Regardless of age, all relationships have their ups and downs, and unique obstacles to overcome. But there are a variety of factors that separate a genuinely mature relationship from an immature one, and at first they can be difficult to detect, let alone sustain. Here are 9 ways to know if your relationship is mature enough to withstand the test of time:
1. You communicate like adults.
Before the age of emails and texting, people had to work their differences out face-to-face. If you and your partner settle disputes by angrily texting each other or leaving passive aggressive social media messages, it might be time to rethink how you’re communicating, and whether it’s helping or hurting the relationship. Couples in mature relationship sit down and talk when there’s an issue, using a calm, clear dialogue. They firmly state their needs and concerns, and listen to their partner’s side of things.
2. You don’t doubt the relationship.
Couples in mature relationships are confident in their partner’s loyalty and commitment, and don’t fret about the future. The trust is mutual, and both feel secure in what they are forging. Immature relationships thrive on drama fed by fears and mistrust, whereas a healthy relationship is powered by honesty and respect.
3. Your partner makes you feel good about yourself.
We all have insecurities, whether it’s our looks or talents or capacity for success. A mature partner builds you up, and gives you that boost of confidence to keep going. They make you feel like they chose your for all the right reasons, and never fail to remind you of them when you’re feeling low. Immature relationships often consist of one (or both) partners frequently putting the other down, either out of carelessness or feeling threatened by their partner’s qualities and achievements.
4. You both work on your individual goals.
There’s nothing better than building a dream together, but mature relationships also benefit from each partner continuing to pursue their own interests and goals. If you and your partner are putting all your efforts into each other, with no time set aside to nurture your individual selves, the relationship will eventually feel empty and uninspiring.
5. You give each other space.
There’s nothing wrong with needing some time to yourself, and mature couples understand this. Sometimes you just want a day alone or solo getaway, and a supportive partner will instinctively understand that this doesn’t mean you’re looking to stray or get up to anything suspicious. Personal time is necessary to work on inner goals and outer projects, which keeps you bringing the best of yourself to the relationship.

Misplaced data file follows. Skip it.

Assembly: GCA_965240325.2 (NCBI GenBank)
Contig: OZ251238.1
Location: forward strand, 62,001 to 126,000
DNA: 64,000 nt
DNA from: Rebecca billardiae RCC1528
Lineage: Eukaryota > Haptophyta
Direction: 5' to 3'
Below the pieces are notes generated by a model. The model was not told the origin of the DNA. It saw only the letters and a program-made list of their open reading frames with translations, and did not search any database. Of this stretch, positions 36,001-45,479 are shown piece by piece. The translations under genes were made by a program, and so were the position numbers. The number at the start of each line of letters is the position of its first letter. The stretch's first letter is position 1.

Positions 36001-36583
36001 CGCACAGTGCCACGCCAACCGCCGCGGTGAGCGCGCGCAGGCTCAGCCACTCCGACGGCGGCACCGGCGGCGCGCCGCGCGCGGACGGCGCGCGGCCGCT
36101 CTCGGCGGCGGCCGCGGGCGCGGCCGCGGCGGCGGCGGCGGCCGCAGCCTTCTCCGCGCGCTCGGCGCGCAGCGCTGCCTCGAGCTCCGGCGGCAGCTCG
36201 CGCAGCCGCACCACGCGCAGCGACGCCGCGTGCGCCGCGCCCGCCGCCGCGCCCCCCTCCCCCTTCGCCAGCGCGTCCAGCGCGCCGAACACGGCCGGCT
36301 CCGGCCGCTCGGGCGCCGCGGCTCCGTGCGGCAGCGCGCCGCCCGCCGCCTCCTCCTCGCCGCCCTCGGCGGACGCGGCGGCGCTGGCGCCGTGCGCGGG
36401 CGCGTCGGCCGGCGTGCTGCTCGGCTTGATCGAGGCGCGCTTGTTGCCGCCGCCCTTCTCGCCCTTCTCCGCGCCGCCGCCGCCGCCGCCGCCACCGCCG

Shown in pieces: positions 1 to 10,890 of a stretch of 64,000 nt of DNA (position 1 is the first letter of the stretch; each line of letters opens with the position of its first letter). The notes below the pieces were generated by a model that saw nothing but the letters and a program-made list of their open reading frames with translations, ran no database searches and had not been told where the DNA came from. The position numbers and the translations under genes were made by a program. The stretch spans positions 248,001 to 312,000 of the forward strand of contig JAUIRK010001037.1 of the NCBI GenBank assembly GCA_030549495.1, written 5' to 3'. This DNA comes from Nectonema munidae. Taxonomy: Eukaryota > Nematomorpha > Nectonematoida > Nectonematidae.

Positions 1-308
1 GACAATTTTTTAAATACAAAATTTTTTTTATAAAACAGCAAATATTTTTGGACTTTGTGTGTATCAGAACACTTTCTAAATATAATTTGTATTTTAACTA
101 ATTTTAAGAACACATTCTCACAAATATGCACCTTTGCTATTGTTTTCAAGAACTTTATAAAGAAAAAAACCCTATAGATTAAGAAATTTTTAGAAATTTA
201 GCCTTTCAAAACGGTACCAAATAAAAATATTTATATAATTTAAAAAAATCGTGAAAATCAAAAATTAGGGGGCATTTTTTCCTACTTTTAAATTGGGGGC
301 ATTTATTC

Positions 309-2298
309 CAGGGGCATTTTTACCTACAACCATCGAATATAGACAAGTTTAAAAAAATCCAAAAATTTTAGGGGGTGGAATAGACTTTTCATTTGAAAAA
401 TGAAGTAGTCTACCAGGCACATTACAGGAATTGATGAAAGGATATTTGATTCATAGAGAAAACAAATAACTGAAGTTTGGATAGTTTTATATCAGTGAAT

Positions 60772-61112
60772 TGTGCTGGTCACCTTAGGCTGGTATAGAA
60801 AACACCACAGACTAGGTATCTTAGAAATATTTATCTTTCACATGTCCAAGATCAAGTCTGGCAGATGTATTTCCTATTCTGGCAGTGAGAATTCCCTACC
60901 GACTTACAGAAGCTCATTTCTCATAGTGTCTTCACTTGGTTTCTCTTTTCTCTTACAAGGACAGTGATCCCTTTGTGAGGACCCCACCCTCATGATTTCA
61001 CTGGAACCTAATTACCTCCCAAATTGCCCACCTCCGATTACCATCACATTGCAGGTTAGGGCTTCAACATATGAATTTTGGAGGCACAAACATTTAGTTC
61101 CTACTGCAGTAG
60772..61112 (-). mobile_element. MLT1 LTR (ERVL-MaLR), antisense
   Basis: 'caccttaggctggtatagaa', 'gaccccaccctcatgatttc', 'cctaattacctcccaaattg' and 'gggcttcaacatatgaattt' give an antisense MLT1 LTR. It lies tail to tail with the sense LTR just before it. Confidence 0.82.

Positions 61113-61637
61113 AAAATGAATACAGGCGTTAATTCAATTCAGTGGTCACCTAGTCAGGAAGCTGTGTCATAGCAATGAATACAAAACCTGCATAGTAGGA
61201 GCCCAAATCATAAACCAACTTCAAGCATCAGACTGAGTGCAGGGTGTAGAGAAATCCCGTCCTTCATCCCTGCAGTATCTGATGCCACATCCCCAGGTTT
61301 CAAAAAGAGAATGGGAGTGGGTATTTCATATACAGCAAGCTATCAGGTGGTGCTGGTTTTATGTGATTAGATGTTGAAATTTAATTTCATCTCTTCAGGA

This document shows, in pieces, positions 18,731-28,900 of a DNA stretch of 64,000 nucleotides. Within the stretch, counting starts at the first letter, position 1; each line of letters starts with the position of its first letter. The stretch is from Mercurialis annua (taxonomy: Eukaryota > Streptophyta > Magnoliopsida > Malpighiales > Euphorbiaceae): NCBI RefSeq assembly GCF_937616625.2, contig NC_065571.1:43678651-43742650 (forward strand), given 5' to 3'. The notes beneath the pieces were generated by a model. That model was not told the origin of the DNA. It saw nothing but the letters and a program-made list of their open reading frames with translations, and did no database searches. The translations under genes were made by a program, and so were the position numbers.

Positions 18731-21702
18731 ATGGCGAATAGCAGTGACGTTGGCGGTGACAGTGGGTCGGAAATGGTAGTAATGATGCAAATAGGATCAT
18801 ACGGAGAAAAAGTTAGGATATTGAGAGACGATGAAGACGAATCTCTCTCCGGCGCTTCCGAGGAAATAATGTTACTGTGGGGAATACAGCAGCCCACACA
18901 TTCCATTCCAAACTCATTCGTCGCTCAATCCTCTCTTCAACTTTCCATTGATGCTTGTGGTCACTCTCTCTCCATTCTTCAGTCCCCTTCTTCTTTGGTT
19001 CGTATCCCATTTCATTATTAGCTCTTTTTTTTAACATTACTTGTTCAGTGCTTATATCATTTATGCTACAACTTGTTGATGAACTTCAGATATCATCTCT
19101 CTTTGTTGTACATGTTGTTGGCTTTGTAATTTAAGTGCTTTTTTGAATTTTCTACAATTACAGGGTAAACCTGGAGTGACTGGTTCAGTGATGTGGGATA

6. You don’t set deadlines.
A healthy relationship doesn’t move along a timeline, but is allowed to unfold in its own time. If you find yourself setting deadlines for moving in together, getting married, etc, you may want to ask yourself why you feel pressured to do so? A mature couple trusts that everything will happen when it’s meant to happen, and neither partner will rush into anything for the sake of assurance.
7. You don’t judge each other.
Everyone has baggage, either from past relationships or traumas, and experiences that shape the adults we become. A mature partner will understand this, and not hold your past against you or worse, use prior mistakes as leverage in an argument. They will encourage you to keep improving, and focus on the present.
8. You think before reacting.
Therapist and educator Kosjenka Muk writes “Our brains constantly scan our environments and compare our present experiences with our memories from the past. When something triggers our past memories, our brains check those memories for additional information, such as possible consequences and possible responses. If there are unresolved or intense emotions related to those memories, they also will be triggered.” When you feel an intense reaction to something your partner does, do you take a moment to ask yourself if that response is fairly warranted, or has nothing to do with your partner, but something else entirely?
9. You express your gratitude.
Mature relationships need reinforcement like anything else. Telling your partner how much they mean to you and how grateful you are for everything they do goes a long way to keeping the good vibes going.
There’s no doubt about it, relationships require constant effort and energy. But there’s a big difference in how you expend it. Lauren Martin of Elite Daily writes, “Mature couples don’t “fall in love,” they step into it. Love isn’t something you fall for; it’s something you rise for.”